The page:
In pursuit of good taste – Part I: what’s the role of intralogistics for fish and meat?

Tasty cookies, delicious mulled wine, sumptuous celebratory meals: advent is a time of gastronomic enjoyment. And even if it is currently not possible to visit restaurants or Christmas markets in many European countries, most people remain in the mood for festive culinary treats. Which is reason enough for us to take a closer look at the intralogistics processes that underpin our favorite food and beverages. Join us on an exploratory journey – and discover in Part 1 how automation and specially equipped forklift trucks help put fish, fowl and more on our dining tables.

Both at home and in restaurants, the key to a successful meal is the quality and freshness of the ingredients – which, in turn, depends to a great degree on efficient (intra-)logistics processes. In particular, products such as fish and meat need to be handled with care – and speed. To illustrate how it’s done, we investigated a number of use cases.

Complex cold chains for steaks

How does a succulent steak arrive firm and fresh on your dining table? The Bigler Royal range is an example. Cattle are raised under the best possible conditions on the verdant slopes of the Swiss Alps. But the quality of the meat also depends on how it has been stored – which is why Bigler employs an automated multi-shuttle storage and picking system from supply chain experts Dematic. With a variety of temperature zones, it provides the ideal environment for reliable storage and rapid fulfillment, ensuring that the meat arrives at restaurants in peak condition. Dematic’s system is already in use worldwide, for example at one of the largest meat processing plants in Australia.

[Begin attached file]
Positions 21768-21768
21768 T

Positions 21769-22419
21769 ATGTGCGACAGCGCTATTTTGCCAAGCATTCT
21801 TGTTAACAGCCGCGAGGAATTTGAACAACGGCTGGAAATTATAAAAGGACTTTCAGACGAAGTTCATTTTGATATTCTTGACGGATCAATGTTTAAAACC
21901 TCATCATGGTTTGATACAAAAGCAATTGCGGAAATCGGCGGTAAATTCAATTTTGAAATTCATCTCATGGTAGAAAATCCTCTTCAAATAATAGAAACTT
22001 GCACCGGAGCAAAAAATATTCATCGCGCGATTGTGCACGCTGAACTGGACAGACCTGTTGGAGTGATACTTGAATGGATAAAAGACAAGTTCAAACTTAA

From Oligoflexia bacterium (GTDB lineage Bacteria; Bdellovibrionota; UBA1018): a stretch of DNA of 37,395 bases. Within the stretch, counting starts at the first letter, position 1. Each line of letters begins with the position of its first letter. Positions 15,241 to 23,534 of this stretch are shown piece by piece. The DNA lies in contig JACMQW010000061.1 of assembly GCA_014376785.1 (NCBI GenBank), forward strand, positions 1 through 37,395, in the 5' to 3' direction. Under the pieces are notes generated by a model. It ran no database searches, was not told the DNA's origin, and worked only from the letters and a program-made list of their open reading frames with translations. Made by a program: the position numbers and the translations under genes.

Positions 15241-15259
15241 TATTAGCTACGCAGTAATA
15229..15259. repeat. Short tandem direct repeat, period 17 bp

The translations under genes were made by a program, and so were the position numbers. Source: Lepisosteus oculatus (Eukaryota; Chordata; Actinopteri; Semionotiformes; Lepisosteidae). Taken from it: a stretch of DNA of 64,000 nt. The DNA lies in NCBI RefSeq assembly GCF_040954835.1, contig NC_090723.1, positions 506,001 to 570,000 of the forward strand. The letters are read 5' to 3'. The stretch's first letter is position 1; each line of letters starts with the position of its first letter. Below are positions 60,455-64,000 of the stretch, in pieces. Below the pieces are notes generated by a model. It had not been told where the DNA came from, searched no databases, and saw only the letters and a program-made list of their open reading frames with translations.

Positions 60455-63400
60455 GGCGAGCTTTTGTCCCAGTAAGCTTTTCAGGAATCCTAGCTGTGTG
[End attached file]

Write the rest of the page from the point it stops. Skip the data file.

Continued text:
Fast processes for freshly caught fish

Fish has very different and challenging intralogistics requirements, as illustrated by the fishing activities around the Lofoten Islands off the Norwegian coast. The many remote fishing villages frequently make use of electric forklift trucks from STILL to take the cod, known as Lofoten Gold, straight from the boats and immediately into cold storage. Speed is of the essence. And that is a fact well understood by the crew of Germany’s largest trawler, the Maartje Theadora, that was the subject of a film report by news magazine die Welt*. The trawler drags its nets between Calais in France and Dover in England, harvesting up to 6,000 tonnes of fresh fish. The catch is then unloaded in its home port of Rostock by a fleet of forklifts from Linde Material Handling and rushed into a state-of-the-art cold warehouse. The result is fish that is fresh and tasty – at Christmas and at other times of the year.

Read the second part to learn more about how automated systems help efficiently deliver beverages at the right time and in the right quantity.

*In German only

This article was first published in a similar manner by the KION Group on September 29, 2020.